Vanguard University has unveiled its vision for its future — a new master plan providing a comprehensive blueprint for development of the Costa Mesa campus over the next decade.
The document, which will go to the city Planning Commission for review Monday, details 12 building projects that would substantially remake the private Christian university at 55 Fair Drive.
They also would enable Vanguard to accommodate up to 2,700 students on its 38-acre campus — a notable uptick from the current enrollment of about 2,100.
Most of the projects in the master plan are undated. However, Vanguard already has submitted building plans for a proposed student center that would replace the campus bookstore and cafe, according to planning documents.
Also among the proposals are a 400-space parking structure along Newport Boulevard; a 300-bed dormitory building; replacing the gymnasium and science, technology, engineering, math and kinesiology facilities; and relocating maintenance and operations facilities to the southwest corner of the campus.
Should the city approve the master plan, construction on the student center could start this year, documents state.
The master plan also would allow the demolition of former barracks that were part of the old Santa Ana Army Air Base. Bob Hope once performed for troops at the current gymnasium, known as the Pit.
David Vazquez, director of external relations at Vanguard, said the university appreciates the buildings’ history, though none of them has protected status under local, state or federal laws.
Monday’s commission meeting is the city’s first public hearing on the master plan, but the proposal already has come under criticism from some nearby residents.
Kent Mora, a board member with the Newport Landing Homeowners Assn., said his community is particularly concerned with Vanguard’s proposal to move maintenance and operations to its property line.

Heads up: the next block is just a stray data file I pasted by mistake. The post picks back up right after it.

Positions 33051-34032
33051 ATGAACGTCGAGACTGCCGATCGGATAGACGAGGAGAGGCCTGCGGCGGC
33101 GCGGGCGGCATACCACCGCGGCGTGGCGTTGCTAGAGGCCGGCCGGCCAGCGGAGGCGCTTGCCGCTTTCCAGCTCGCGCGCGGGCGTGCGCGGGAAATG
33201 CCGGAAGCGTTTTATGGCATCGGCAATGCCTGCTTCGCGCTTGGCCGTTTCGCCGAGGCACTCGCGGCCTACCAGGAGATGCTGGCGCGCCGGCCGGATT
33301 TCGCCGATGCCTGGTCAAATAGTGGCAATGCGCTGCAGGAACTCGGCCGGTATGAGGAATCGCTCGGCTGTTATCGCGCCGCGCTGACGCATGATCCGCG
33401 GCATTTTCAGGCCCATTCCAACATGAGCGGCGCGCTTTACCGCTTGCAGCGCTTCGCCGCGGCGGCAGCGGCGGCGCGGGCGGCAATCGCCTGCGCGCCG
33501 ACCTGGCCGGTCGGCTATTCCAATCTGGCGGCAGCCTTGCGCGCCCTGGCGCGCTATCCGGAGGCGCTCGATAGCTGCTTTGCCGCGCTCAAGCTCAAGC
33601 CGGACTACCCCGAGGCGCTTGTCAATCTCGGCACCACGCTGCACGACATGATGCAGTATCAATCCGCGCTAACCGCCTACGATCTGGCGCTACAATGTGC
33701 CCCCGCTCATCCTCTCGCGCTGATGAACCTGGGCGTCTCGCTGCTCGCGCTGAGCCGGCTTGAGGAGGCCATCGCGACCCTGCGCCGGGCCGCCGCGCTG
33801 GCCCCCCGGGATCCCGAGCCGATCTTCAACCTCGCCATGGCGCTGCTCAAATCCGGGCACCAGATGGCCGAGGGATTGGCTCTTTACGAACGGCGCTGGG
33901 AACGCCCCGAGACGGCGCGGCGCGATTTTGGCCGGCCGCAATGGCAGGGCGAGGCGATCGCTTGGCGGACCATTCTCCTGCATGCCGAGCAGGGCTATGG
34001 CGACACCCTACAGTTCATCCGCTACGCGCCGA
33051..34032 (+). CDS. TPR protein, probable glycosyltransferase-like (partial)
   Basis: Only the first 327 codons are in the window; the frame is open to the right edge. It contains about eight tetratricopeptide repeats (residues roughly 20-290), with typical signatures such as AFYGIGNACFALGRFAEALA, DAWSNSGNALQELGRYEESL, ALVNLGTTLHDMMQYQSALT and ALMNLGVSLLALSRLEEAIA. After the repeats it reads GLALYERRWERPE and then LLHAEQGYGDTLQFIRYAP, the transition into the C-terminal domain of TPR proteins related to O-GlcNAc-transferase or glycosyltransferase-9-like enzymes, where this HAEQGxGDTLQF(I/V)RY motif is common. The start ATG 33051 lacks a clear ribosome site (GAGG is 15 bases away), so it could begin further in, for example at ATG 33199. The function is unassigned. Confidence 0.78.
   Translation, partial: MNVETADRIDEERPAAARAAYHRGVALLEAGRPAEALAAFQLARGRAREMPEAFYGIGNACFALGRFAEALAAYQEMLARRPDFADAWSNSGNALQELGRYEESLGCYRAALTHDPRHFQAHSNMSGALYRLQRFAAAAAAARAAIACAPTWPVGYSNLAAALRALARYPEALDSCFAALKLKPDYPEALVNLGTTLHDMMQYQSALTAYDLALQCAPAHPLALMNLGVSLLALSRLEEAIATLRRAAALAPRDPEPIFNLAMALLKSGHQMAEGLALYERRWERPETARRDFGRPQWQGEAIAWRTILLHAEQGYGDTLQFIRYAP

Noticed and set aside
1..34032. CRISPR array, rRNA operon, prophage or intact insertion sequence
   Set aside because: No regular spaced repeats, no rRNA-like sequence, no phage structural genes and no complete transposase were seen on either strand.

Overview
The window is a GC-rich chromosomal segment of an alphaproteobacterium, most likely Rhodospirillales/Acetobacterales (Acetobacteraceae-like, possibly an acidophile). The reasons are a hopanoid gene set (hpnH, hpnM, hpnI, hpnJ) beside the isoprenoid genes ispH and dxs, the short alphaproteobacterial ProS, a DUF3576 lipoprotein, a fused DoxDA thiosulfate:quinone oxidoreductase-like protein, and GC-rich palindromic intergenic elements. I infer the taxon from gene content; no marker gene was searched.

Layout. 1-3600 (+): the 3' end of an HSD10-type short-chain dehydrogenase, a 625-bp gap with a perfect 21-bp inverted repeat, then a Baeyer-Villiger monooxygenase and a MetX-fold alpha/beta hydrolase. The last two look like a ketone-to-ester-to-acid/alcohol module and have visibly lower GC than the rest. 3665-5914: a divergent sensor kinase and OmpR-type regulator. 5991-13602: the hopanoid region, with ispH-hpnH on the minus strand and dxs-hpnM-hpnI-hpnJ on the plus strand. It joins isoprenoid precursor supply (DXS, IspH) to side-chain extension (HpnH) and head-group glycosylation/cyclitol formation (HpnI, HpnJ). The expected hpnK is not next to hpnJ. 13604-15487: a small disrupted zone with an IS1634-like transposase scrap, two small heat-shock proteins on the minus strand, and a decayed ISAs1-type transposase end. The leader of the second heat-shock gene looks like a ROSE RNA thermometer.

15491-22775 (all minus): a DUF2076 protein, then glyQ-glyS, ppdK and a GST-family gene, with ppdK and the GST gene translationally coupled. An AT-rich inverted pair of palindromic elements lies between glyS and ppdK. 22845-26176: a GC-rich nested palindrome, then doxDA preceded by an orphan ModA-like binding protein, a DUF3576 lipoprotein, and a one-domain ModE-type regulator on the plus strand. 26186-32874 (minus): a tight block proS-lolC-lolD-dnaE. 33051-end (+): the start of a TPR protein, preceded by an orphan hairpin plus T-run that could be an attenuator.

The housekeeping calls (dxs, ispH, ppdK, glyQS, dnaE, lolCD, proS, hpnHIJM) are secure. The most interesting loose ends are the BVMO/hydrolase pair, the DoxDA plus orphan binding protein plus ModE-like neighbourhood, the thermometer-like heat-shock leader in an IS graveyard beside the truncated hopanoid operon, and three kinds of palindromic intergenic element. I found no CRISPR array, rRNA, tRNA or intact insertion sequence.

The proposed yard, which would include a truck loading dock, would replace soccer fields.
Mora said he fears having the maintenance and operations yard so close to his kitchen window not only would drive down his property’s value but also impact his family’s health and safety.
Vazquez said the university’s neighbors “will be included as stakeholders during the design process to ensure a result that will strengthen our campus and community.”
“Although Vanguard University has outlined the footprint of the proposed maintenance and operation yard included in the campus master plan, we have not started designing this facility,” he said in a statement Friday. “Once the design process begins, we are committed to including our neighbors in the conversation to ensure Vanguard’s need to improve the campus for students is pursued in step with our community’s needs.”
Mora, however, is unconvinced.
“The whole line they feed you about them working with the community is a complete farce,” he said. “They all know me, they all have [my] email address and they also all have my cellphone number. Not a single one reached out to discuss any of this until we spoke out at the last Planning Commission meeting.”
Commission consideration of the master plan was postponed from that meeting April 23, but some community members spoke about it then.
Monday’s meeting starts at 6 p.m. at City Hall, 77 Fair Drive.
Staff writer Luke Money contributed to this report.
DANIEL LANGHORNE is a contributor to Times Community News.